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Washington University (Missouri) is famous for being the most-selective med school in the US, with median acceptee MCAT of 38 and cGPA of 3.9. Only 73% of their applicants list community service on their applications per the MSAR, so that might be one for you to keep in mind.

To be fair, researching the other schools on your list above, volunteerism is reported as Mayo (83%), Hopkins (75%), Columbia (65%), and Duke (76%). These are lower than I would have guessed, but perhaps they represent students who are working full time to stay in school or support a family. Working 20-24 hours per week is less of an excuse not to be involved in your community. You might be feeling that you're getting picked on, but our purpose is to help improve your chances of success when we see a weakness that can be repaired.

LizzyM, an SDN member who is also an adcomm at a top twenty med school, has said that she is leery of an applicant who can't find even two hours per week to get involved in volunteerism. Isn't there a soup kitchen locally you can give some time to? Last minute community service might look suspicious, but it's better than not even trying.
 
Last edited:

bellakk

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I plan on applying to medical schools this summer and I would like some advice about my application.

My stats are 4.0 GPA, 4.0 Science GPA, 41M (13 VR, 14 BS, 14 PS). My undergrad is a private, liberal arts college, with little brand recognition. I am a Chemistry major.


Application Pros:
  • approx. 2 years experience in organic chem. lab (possible pub.)
  • 2 years experience working as an ER tech (20-24 hours a week)
  • Student President of SGA at CC
  • good rapport within chem department (hopefully leading to a good LOR)
  • some tutoring experience
Application Cons:
  • I spent my first two years at a CC; I took the Gen Chem and Bio series there; Organic and Physics were taken after transfer
  • leadership experience is not consistent
  • no formal volunteering: I had to work in order to pay for my expenses and thus had little free time to volunteer
I want to try for some top schools; in particular, Mayo, Johns Hopkins, Columbia, and Duke. Of course, I will also be applying to my state schools.

Do you think that my app is competitive enough?
I think your app looks great though I agreee that you need some volunteering/EC's that are NOT medical/science related. Your application is slightly skewed towards medicine/science. You need more balence. YOu could get involved in the SGA again, not even necessarily in a leadership role (though that'd look best). Something like a minor in a language or the arts or participation in a choir or ensemble or sport. You need to show that you are more than just a smart kid with an aptitude for science. Volunteer with big brothers big sisters or something like that. Literally an hour a week is all it takes. Get more involved with an honor society on your campus, usually they have organized volunteer opportunities. Volunteering in a healtcare setting is unnecessary for you.

Your clinical experience looks great but they like to see "doctor" shadowing on your application. Working in a hospital is great "clinical" experience but I think adcoms really want to see that you've spent at least a couple days doing nothing but watching physicians work. Never underestimate the importance of physician shadowing.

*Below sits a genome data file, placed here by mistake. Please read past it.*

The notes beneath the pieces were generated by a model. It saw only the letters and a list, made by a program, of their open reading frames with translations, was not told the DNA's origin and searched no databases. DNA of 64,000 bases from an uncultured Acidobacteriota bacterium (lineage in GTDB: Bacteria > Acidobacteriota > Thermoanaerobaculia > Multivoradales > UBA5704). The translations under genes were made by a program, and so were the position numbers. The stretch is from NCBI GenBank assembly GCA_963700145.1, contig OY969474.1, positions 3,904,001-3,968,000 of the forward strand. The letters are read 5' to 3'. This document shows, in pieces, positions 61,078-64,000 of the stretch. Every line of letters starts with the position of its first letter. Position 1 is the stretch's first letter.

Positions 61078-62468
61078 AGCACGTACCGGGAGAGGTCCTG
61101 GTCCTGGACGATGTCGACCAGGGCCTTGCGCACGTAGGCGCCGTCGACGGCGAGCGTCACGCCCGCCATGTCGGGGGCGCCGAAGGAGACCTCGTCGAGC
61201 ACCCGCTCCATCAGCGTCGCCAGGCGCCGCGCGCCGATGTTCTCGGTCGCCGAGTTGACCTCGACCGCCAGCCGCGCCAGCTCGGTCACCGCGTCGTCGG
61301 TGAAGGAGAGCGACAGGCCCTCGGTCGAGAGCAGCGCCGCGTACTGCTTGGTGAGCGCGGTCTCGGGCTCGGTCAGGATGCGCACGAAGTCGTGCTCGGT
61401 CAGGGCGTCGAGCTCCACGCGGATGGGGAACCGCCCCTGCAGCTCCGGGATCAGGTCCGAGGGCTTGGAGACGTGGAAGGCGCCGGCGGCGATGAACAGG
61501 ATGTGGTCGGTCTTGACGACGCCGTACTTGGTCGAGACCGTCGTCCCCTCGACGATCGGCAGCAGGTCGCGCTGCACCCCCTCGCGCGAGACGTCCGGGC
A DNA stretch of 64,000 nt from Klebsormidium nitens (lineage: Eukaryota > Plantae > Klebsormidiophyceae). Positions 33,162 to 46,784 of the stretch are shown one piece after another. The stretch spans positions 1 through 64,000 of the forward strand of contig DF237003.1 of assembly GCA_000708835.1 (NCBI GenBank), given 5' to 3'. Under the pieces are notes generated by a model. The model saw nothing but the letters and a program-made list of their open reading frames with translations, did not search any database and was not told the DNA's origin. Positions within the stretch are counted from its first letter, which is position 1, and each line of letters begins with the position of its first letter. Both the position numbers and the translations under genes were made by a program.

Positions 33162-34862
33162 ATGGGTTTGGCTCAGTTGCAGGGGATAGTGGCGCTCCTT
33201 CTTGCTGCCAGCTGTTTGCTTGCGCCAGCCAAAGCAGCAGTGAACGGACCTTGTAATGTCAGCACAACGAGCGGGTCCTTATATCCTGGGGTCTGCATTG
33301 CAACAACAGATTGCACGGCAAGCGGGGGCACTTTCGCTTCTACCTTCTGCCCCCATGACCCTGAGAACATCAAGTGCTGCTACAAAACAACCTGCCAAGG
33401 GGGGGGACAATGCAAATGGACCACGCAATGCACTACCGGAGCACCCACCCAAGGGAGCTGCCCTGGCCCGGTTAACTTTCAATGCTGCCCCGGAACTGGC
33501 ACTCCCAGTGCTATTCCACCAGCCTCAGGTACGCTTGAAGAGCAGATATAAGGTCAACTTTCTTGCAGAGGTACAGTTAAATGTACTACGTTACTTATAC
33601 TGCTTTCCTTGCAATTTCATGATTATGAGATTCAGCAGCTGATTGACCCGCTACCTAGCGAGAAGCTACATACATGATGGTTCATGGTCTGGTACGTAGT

getright

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I'd get some nonclinical volunteer work in asap and then I'd apply to every single top 25 school tbh. Your gpa and mcat are amazing.
 

Dial71

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So the consensus is more volunteering. That is definately what I felt that my app was lacking. I wasn't so sure that I needed it, but after reading the responses here, I will make it so.

I also have one doc lined up to shadow. In addition, I work close to the doctors in the ED and I plan on asking at least one of them for a LOR.

Again, thank-you all for your comments. I am glad that no one poted anything unhelpful; even people with good stats need advice.
 

bravofleet4

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i think you have a shot at those schools but not a very strong one. i just think like others have stated those schools are looking for something beyond stats. by that i mean something very special and unique that not many could do. i guess really it's just a question of what you think you can offer to medicine. your scores only reflect an ability to handle the rigorous coursework involved in medical school but nothing more. that's why the extracurriculars fall under greater scrutiny in that case.

I'm only say this b/c I met someone with a 4.0 and 40 MCAT who only got accepted to 1 school out of 6...
 
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OP,

I think the 41 MCAT will help you get interviews. The GPA will be taken for granted; top-tier schools will expect you to have gotten a 4.0 at an average school.

Are you interested in mainly research or primary care? I would delay one cycle and devote the year to either research or volunteering depending on which it is. If you have your heart set on a top-tier research institution, I would wait a cycle and get a job in a top-tier medical school research/clinical lab and bust tail to get a few authorships, while doing a little volunteering. That would really bolster your shot.